How to Read the Gauge on a 100 Lb Propane Tank

Propane gas tanks provide an easy and secure way to store fuel for heating and cooking.

The main problem with a propane tank is knowing when the gas is about to run out. This usually happens in the middle of grilling a meal or right when a blizzard is about to hit. Fortunately, you can use a gauge to monitor the propane in your tank so you'll be prepared to get it refilled. Just follow these steps to read the gauge on a 100 pound propane tank.

Connect the gauge between the tank and the fuel line so the dial is facing up. Most propane gauges screw into the side nozzle of the tank and twist to secure.

Connect the fuel line to the other end of the propane gauge and hand-tighten.

Open the valve on top of the propane tank by twisting counterclockwise. This will allow the pressurized propane to flow to the gauge so you can measure the quantity.

Check the dial to gauge how much propane is in the tank. On color-coded gauges, green means you have at least half a tank of fuel. Yellow indicates the propane level has dropped to 25 percent. When the needle drops to the red zone, the tank will be empty in 10-15 minutes, depending on your rate of consumption. For cooking purposes, the remaining time will depend on how high the burners are set.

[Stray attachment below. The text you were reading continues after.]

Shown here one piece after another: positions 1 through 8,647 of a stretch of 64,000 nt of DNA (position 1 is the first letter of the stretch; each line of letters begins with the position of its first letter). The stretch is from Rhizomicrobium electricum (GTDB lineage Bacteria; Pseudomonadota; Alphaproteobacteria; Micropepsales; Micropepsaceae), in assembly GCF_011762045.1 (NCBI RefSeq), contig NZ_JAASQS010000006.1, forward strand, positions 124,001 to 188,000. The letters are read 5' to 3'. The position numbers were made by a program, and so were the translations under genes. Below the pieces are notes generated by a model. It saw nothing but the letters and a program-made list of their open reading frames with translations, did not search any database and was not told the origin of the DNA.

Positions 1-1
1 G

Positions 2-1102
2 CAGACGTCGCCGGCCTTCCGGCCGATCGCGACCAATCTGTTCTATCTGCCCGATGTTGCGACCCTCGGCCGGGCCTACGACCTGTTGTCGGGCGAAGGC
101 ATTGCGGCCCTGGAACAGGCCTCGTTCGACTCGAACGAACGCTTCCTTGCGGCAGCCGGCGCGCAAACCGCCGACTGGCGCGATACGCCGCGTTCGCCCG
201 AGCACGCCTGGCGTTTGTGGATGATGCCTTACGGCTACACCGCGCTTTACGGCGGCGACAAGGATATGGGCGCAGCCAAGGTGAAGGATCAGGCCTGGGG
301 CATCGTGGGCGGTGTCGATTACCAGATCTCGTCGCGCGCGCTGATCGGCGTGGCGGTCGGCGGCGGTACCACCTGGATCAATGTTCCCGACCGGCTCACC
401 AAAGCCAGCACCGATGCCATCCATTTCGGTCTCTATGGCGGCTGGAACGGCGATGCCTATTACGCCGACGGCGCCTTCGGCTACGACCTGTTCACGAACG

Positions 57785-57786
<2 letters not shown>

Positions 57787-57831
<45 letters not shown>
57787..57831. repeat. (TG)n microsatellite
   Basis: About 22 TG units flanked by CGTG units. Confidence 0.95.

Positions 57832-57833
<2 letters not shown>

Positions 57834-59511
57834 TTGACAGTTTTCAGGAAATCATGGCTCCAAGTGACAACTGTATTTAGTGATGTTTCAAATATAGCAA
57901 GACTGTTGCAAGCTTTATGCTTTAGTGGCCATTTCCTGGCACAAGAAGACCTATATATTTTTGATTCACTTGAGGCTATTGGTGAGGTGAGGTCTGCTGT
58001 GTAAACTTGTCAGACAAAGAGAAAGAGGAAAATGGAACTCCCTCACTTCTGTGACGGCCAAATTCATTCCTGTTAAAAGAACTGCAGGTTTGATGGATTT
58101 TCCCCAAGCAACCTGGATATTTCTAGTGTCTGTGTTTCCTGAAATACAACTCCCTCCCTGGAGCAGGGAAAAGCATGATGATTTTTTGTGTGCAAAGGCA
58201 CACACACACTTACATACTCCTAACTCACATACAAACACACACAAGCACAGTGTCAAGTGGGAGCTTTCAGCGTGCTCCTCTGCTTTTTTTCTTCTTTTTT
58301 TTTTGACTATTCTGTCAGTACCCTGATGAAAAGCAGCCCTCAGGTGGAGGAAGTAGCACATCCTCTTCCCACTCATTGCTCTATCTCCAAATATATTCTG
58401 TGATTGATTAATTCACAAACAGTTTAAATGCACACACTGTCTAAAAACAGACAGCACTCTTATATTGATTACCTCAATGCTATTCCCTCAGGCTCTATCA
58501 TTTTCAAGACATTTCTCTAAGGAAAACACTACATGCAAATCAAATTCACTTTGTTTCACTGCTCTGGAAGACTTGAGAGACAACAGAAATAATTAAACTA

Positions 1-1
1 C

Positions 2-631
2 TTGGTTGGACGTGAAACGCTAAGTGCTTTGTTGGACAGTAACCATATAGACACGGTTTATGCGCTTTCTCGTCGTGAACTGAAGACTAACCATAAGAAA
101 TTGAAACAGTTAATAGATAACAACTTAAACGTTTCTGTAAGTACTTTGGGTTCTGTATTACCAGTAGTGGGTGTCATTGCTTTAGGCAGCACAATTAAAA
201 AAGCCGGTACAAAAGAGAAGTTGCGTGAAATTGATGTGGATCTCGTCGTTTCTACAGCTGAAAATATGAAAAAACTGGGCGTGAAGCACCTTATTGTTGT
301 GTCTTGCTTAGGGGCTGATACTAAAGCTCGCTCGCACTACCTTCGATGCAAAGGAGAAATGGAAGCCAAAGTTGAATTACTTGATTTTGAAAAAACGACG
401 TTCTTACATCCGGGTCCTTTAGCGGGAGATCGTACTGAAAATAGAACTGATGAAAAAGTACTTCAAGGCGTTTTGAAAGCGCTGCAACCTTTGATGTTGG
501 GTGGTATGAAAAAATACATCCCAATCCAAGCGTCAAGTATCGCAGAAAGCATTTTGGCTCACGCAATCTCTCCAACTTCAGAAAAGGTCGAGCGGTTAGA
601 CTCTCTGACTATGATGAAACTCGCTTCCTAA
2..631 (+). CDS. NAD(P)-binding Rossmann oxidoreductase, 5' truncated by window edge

For graded gauges, simply read the number on the gauge lined up with the needle. If the needle is at the halfway mark on the dial, you have approximately 50 pounds of pressurized propane remaining in a 100-pound tank.

Use a weigh-scale gauge by hooking the wire clamp on the gauge to the handle on the propane tank, then lift the tank from the ground. The needle on the gauge will move to show an approximate reading on the amount of propane remaining in the tank. These types of gauges are marked to show fuel at the 3/4 mark, as well as 1/2, 1/4 and 1/8th increments in-between.

Things You Will Need

  • 100 pound propane tank with gas gauge


  • Some in-line gauges are also equipped with a leak detector for added safety. If you get a leak reading, shut off the tank valve and do not use until the problem is solved.

About the Author

James Clark began his career in 1985. He has written about electronics, appliance repair and outdoor topics for a variety of publications and websites. He has more than four years of experience in appliance and electrical repairs. Clark holds a bachelor's degree in political science.